[ OUR OPINION ]
Nursing faculty shortage
amounts to medical
MANY aspiring nurses will have to look elsewhere because of the full load of students at the University of Hawaii nursing programs. The problem should be regarded as a medical emergency, because the present nursing shortage threatens to become much more severe in the years ahead. Funds must be allocated to meet the needs of the UH nursing school and thus the needs of tomorrow's retiring baby boomers.
The University of Hawaii has turned away most qualified candidates for nursing school because it lacks enough faculty to accommodate them.
In recent years, Hawaii has lost about 400 nurses a year through retirement, but only 280 graduate from nursing schools in the state to fill those positions. Hawaii is among the 10 lowest states in the number of registered nurses per capita. Julie Johnson, dean of the UH School of Nursing and Dental Hygiene, says the shortfall is expected to reach 2,267 registered nurses in six years.
Johnson says the UH-Manoa program could accept only 50 of the 150 eligible candidates last fall because it had no money for additional faculty. System-wide, UH rejected 273 qualified candidates for undergraduate nursing studies. She says an additional 10 faculty positions would be needed to accept all eligible candidates.
The negative consequences are likely to be even greater than those numbers indicate. The issues precipitating last year's nursing strikes at three hospitals on Oahu had more to do with workplace conditions and forced overtime than wages, which are among the best in the country.
A national nursing shortage estimated at 126,000 is projected to exceed 800,000 by 2020. A national survey showed that half of the RNs considering leaving the profession cited inadequate staffing, heavy workloads and mandatory overtime. Those conditions are bound to worsen.
The reduced enrollment at nursing schools generally has been attributed to a decrease in qualified instructors, not a shortage of funds to pay for them. "The pool of experienced faculty is diminishing rapidly because of retirement," Carol Winters-Moorehead, dean of nursing at Hawaii Pacific University, told the Star-Bulletin last year. "The number of nurses who are preparing for the faculty has diminished at an alarming rate."
Last year's Legislature created a State Center for Nursing to address the problem. Joan White, its chairperson, says the center is working to improve nurse recruitment and retention. The new center has the daunting task of helping nursing schools find qualified instructors and then find the money to pay for them.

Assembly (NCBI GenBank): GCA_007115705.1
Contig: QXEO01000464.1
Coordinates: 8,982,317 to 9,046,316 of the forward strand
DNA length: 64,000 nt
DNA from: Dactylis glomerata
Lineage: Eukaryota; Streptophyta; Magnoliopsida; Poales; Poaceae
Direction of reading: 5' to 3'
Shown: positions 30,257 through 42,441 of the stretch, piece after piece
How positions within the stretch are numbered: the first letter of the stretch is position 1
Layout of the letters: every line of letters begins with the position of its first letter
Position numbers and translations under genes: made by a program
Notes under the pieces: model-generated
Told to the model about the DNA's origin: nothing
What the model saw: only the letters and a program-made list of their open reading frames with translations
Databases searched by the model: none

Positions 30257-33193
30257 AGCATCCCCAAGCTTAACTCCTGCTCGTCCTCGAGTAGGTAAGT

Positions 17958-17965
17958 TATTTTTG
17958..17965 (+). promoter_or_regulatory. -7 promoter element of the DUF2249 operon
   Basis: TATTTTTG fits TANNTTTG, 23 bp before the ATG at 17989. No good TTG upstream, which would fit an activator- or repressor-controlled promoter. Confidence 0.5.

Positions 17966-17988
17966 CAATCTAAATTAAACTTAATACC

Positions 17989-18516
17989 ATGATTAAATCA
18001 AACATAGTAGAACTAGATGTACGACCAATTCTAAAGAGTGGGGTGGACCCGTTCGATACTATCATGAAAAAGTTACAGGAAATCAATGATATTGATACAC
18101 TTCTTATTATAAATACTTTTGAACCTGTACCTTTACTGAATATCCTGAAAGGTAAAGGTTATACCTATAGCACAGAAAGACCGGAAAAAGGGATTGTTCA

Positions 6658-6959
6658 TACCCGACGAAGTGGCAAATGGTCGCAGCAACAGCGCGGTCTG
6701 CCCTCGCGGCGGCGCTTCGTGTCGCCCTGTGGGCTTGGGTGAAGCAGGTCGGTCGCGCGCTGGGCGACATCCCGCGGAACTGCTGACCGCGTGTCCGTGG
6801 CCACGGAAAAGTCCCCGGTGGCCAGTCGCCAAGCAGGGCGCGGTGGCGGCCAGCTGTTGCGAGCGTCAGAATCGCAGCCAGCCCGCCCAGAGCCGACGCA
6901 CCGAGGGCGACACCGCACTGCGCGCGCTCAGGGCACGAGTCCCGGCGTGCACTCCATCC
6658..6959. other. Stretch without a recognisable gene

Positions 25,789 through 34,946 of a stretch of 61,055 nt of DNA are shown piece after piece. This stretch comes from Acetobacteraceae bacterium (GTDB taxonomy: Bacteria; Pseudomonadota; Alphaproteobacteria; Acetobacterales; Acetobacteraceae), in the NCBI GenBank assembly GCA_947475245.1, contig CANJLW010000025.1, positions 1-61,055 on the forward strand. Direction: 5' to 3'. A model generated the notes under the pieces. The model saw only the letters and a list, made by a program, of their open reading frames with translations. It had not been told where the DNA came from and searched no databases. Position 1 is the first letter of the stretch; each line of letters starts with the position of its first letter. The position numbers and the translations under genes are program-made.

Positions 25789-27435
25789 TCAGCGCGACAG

BACK TO TOP
Politics trumps science in
IT IS not surprising that the Food and Drug Administration has rejected over-the-counter sale of a contraceptive pills that two of its advisory panels overwhelming recommended for approval.
The agency rules that the contraceptive pill cannot be sold over the counter.
The Bush administration has a consistent record of disregard for science and rational evidence when they butt up against its political agenda. The FDA's dismissal surrenders the health of women and a safe method of avoiding pregnancy to the administration's lust for retaining the White House. In submitting to the pressure of his social conservative base, the president shuts off another alternative to legal abortion it so opposes.
The agency rejected approval in a rare negation of its panels of medical experts and its staff who had overwhelming recommended that so-called morning-after pills be cleared for non-prescription sale. The ostensible reason was that it had not been proven that teenage girls would be able to understand the drug's label. Use is relatively simple. The two high-dose birth control pills are to be taken within 72 hours of unprotected sexual intercourse.
Five states, including Hawaii, already allow the pill's sale from certain pharmacists without a prescription. The pills' content are drugs long used for contraception and may prevent up to 89 percent of pregnancies.
Some opponents say the pills will encourage promiscuity, a ludicrous unsupported claim. Extensive research has shown that access to the drug is a neutral factor, neither fostering more sexual activity nor encouraging its use in place of other birth-control methods.
Others contend that the drug would be used for abuse. Wendy Wright of the conservative Concerned Women for America wildly envisions that non-prescription status "would allow people to slip the medicine to women without their knowledge."
FDA officials denied that the administration had any influence on their decision, refusing to discuss charges that they had been summoned to the White House on the matter and an internal memo that showed they overruled medical reviewers. But they are at a loss to explain why they ignored their own experts and research by the American College of Obstetricians and Gynecologists, Princeton University and Vanderbilt University, among others.